Government In 1999, in a military coup d'etat General Pervez Musharraf took power. He assumed the presidency
in 2001; he had his presidency confirmed by a 2002 referendum, had presidential powers extended (2002), held on
to the position of commander-in-chief of the armed forces despite his promise to relinquish the post (2004).
Foreign Policy In 2001-2002 tensions between India and Pakistan reached the boiling point, both countries
fighting a limited war on the Kashmir Line of Control. The British government urged British citizens to leave the country.
A ceasefire was declared in November 2003; afterward, relations with India gradually improved.
Following 9/11, Pakistan supported the U.S. (and allied) war with the aim to oust the Taliban in Afghanistan. In 1999,
following the coup d'etat, Pakistan's membership in the Commonwealth had been suspended; in 2004 the country
was readmitted. Pakistan did not join the Coalition of the Willing (against Iraq) in 2003.
The announcement that Dr.Abdul Qadeer Khan, the head of Pakistan's nuclear program, had sold nuclear know-how
to states like Iran, Libya and Afghanistan in 2004 caused international consternation; regarded a national hero, he
was pardoned shortly after.
The Economy In 2002 (after the limited wars in Kashmir in 1999 and 2001-2002) Pakistan's economy resumed
growth. The country, to a lesser extent than neighbour India, benefits from outsourcing. A massive earthquake struck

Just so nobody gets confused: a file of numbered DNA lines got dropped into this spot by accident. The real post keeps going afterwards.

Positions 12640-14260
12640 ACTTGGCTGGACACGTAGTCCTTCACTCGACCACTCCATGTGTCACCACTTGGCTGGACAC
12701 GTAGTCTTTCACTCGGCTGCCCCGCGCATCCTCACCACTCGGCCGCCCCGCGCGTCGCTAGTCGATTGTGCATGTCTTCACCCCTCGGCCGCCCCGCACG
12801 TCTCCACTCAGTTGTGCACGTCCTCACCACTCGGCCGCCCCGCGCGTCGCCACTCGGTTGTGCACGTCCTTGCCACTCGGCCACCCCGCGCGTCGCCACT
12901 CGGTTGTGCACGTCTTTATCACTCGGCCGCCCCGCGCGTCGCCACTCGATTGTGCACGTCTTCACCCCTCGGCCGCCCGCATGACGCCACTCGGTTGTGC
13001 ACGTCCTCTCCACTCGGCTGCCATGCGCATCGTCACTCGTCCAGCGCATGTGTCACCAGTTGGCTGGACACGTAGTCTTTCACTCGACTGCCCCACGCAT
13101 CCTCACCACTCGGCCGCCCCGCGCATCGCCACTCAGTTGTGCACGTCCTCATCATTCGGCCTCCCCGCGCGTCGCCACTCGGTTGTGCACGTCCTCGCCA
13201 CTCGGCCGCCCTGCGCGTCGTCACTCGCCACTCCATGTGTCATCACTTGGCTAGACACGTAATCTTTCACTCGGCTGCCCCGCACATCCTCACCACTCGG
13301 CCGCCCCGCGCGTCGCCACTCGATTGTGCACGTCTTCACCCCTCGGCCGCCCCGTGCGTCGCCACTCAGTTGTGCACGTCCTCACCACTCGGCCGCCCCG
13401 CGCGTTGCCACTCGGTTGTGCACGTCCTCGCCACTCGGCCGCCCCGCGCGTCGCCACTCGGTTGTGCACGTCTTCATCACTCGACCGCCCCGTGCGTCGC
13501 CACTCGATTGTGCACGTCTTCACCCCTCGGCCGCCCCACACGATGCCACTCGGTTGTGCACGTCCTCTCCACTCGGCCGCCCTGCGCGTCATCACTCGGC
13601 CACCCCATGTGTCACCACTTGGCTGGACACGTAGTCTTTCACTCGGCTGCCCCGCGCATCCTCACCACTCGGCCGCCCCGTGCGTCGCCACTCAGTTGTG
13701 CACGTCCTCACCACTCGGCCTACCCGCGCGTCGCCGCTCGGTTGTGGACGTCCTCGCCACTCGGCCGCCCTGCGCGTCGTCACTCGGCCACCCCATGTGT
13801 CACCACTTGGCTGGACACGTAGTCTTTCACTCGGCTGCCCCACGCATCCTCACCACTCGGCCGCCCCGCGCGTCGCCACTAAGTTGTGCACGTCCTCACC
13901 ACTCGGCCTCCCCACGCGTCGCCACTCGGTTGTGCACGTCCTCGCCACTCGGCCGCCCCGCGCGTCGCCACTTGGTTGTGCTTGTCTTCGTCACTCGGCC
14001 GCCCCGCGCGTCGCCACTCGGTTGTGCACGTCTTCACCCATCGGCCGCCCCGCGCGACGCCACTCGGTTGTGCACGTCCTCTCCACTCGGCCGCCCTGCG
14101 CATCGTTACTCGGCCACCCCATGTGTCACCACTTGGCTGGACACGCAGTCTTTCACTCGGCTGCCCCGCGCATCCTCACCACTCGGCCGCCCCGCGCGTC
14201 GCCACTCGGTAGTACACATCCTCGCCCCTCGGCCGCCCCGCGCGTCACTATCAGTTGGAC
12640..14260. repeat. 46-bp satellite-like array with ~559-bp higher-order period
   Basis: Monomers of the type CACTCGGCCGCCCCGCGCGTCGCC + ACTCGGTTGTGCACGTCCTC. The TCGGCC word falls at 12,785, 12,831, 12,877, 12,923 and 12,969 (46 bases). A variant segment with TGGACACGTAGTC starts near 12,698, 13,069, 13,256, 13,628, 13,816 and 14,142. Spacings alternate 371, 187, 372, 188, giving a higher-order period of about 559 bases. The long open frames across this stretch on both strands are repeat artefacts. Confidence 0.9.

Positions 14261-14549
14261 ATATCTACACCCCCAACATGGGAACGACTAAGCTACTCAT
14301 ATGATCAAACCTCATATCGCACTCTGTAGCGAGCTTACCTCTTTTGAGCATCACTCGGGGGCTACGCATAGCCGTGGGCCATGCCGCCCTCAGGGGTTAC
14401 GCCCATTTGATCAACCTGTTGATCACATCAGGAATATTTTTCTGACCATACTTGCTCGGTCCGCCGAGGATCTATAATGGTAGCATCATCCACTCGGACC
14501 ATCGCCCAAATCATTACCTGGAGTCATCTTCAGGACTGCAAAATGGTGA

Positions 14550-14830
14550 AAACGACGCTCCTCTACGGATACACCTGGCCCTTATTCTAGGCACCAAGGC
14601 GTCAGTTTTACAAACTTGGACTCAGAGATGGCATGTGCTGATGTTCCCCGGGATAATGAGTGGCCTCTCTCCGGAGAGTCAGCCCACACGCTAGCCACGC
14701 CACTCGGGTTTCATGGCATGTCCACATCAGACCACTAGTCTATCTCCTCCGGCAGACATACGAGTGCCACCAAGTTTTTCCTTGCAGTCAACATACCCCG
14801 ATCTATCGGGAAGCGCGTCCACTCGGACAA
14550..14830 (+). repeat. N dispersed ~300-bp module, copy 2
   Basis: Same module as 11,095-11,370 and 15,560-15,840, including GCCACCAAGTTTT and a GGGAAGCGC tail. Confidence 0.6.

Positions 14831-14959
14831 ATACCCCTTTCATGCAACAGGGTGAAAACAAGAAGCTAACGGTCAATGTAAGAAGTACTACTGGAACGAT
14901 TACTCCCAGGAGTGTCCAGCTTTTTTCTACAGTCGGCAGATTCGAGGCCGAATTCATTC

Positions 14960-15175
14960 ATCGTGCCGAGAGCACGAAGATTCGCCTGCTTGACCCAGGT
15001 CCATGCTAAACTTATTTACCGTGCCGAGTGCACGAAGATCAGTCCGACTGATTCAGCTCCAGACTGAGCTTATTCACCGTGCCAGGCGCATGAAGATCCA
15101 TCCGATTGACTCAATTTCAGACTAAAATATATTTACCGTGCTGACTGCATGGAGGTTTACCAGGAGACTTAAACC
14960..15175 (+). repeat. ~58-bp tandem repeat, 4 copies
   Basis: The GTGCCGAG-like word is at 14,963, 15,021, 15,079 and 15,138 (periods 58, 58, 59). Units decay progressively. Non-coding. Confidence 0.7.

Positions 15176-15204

in the Pakistani part of Kashmir in October 2005, killing tens of thousands.
Domestic Policy Pakistan's political parties criticize the dictatorial character of Musharraf's administration.
With the mastermind of 9/11, Osama bin Laden, still at large and the tribal areas of Pakistan, along the border to
Afghanistan, being suspected potential hideouts, the Pakistani forces occasionally undertook campains into these
areas. In 2005-2006, resistance in Baluchistan became a major issue; in August 2006 Pakistani forces succeeded in killing
Baluchi tribal leader Nawab Akbar Bugti.
The cities of Pakistan became the site of occasional acts of violence in a factional struggle between Shia and Sunni
Christophe Jaffrelot (ed.), A History of Pakistan and its Origins, translated from the French, London : Anthem Press (2002) 2004,
KMLA Lib. Call Sign 954.91 J23h |
Article : Pakistan, in : Britannica Book of the Year 2002 pp.474-475, 697 [G]
Article : Pakistan, in : The Statesman's Year-Book 2000 pp.1232-1241, 2001 pp.1203-1211, 2002 pp.1251-1259, 2003 pp.1251-1259,
2004 pp.1256-1265, 2005 pp.1266-1275, 2006 pp.1273-1282 [G]
Entry : Travel Warnings - Pakistan, pp.566-570 in : Countries of the World and their Leaders Yearbook, 2000, Supplement [G]
Entry : Islamic Republic of Pakistan, Cabinet, pp.47-49; Background Notes, pp.1001-1010,
in : Countries of the World and their Leaders Yearbook, 2003 [G]
Entry : Pakistan, pp.798-801 in : IMF, International Financial Statistics Yearbook 2001 [G]